Oscar Nominations Under Fire in Israel

Many Israelis are upset with two of this year's Oscar nominations. Stephen Spielberg's Munich is being criticized for bias. But objections are greater to Paradise Now, the story of two Palestinian suicide bombers.

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LIANE HANSEN, host:

At the 78th Annual Academy Awards tonight, two nominated movies that focus on the Middle East are under a cloud of controversy. In one case, there's a petition drive against the film. Paradise Now, which is up for Best Foreign Film and has already won a Golden Globe award, explores the life and motivations of Palestinian suicide bombers. And Steven Spielberg's drama Munich, about Israeli intelligence agents sent to hunt down and kill Palestinian terrorists who murdered Israeli athletes and coaches at the 1972 Olympic Games, is nominated in five categories, including Best Picture.

Joining us now from Jerusalem to talk about them is NPR's Eric Westervelt. Eric, Paradise Now is the first movie from the Palestinian territories nominated for an Oscar. It was filmed on location in the occupied West Bank city of Nablus. Tell us a little bit more about the movie and more about the protests against it.

ERIC WESTERVELT reporting:

Well, it's a fictional tale of two lifelong Palestinian friends growing up in the West Bank who get recruited by religious extremists for a suicide bombing mission in Tel Aviv. And without giving too much away, a young woman tries to get these two to reconsider resorting to violence. Some critics have said it's a powerful look at both religious intimidation and extremism within Palestinian society and Palestinian life under occupation.

But some in Israel, especially family members of those killed in suicide bombings, say the film tries to justify and glorify terrorism. Yulsi Zoor(ph), whose son was killed in bus bombing three years ago, says the film quote "promotes terrorism and legitimizes the bombers." He's helped start an online petition that's gathered 30,000 plus signatures calling on the Motion Picture Academy to withdraw the Best Foreign Picture nomination.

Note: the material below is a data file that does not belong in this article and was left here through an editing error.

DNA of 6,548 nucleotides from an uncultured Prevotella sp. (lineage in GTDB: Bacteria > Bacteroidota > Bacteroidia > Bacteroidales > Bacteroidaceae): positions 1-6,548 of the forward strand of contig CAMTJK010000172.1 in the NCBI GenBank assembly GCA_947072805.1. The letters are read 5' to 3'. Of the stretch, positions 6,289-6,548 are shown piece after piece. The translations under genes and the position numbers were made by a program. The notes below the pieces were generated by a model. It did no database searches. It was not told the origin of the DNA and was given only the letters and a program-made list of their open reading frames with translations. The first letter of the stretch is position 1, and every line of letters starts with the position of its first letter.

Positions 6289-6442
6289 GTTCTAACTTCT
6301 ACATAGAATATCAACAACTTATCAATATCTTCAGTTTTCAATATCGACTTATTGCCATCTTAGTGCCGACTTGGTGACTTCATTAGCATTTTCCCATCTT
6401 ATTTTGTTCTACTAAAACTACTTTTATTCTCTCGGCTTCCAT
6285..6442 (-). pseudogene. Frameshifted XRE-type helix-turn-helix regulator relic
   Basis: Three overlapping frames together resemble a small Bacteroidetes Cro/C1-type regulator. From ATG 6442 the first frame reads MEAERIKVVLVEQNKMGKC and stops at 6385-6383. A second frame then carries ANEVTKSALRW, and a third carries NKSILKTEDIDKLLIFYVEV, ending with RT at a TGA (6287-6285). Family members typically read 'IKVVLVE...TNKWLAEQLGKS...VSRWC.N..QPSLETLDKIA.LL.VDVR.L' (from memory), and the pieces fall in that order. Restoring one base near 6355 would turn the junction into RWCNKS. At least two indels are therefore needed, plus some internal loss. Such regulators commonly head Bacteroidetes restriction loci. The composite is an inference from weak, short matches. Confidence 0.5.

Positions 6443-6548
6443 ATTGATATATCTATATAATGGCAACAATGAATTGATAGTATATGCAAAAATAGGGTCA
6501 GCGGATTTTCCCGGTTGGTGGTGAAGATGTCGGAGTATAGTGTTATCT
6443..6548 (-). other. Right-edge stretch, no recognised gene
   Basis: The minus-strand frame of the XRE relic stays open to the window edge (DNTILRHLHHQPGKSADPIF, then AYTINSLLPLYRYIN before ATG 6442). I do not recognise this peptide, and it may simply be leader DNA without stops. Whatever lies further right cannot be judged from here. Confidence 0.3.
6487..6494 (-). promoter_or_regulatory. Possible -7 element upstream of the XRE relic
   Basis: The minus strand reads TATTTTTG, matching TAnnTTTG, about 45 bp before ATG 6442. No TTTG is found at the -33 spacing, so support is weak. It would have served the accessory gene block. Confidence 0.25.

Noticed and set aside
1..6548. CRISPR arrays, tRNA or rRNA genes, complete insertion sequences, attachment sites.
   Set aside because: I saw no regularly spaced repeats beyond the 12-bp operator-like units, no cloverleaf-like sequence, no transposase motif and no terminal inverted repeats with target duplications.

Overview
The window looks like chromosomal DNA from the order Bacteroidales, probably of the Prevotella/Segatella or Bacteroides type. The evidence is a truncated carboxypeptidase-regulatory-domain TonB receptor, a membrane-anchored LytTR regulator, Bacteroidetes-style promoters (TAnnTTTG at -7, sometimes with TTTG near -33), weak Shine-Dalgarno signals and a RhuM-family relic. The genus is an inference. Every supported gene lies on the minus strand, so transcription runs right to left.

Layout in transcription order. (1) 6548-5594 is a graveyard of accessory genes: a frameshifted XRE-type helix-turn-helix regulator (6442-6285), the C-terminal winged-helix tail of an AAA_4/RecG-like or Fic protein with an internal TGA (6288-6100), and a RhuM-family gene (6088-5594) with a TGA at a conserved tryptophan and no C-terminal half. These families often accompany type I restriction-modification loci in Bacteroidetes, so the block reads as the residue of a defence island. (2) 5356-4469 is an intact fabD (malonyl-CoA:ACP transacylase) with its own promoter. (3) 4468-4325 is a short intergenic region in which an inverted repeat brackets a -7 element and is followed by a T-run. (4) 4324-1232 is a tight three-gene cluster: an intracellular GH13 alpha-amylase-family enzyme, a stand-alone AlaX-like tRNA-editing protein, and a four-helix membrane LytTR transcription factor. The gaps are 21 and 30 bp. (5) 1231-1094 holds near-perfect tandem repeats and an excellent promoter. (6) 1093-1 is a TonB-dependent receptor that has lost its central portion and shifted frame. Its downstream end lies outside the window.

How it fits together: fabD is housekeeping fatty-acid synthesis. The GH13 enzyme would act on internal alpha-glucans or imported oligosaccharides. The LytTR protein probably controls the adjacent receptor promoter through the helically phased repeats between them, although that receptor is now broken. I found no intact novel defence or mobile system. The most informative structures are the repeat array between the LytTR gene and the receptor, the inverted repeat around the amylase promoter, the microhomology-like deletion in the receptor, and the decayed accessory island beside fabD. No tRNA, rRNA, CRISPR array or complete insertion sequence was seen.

HANSEN: The film's director, Hany Abu-Assad, is a Palestinian Israeli born in the Israeli city of Nazareth. And he's described the film as an instrument for promoting dialogue. What's his argument?

WESTERVELT: They argue the film doesn't try to justify violence but explore some of the motivations behind it. And as Abu-Assad, the director, put it, quote, "The bombers have a story and the Israeli audience has to see it."

HANSEN: Is Paradise Now being shown widely in Israel or the Palestinian territories?

WESTERVELT: No, not at all. The big movie theaters in Tel Aviv and Jerusalem have not shown Paradise Now. Only a few small art house theaters have screened it in a limited release. And on the Palestinian side, there's only one theater in the Palestinian territories and that briefly showed Paradise Now, but that's it.

HANSEN: Now, there's no online petition against Steven Spielberg's Munich, but what's the nature of the criticism against the movie in Israel?

WESTERVELT: Many Israeli critics have panned the filmed on artistic and political grounds, Liane. There's been some strong criticism as well from the intelligence community. Several retired former agents from Mossad, the Israel intelligence service, have said in local newspapers Spielberg got key aspects of the story wrong. And some of them objected to the idea that the agents, some of them anyway, were morally conflicted about their mission to kill terrorists.

A central complaint from many is that Spielberg portrays the operation to assassinate those behind the Munich murders as an act of vengeance and not, as the security services argue, a kind of forward-looking effort to pre-empt future attacks by taking out the leaders and organizers of terrorist cells. But supporters have said, Look, this is an open society and we should be able to explore the moral and ethical consequences of violence.

Spielberg himself recently told an Israeli newspaper, battling terrorism is often a series of hard choices between bad alternatives. You have to respond, he said, adding, but everything has a price.

HANSEN: NPR's Eric Westervelt in Jerusalem. Eric, thanks a lot.

WESTERVELT: You're welcome, Liane.

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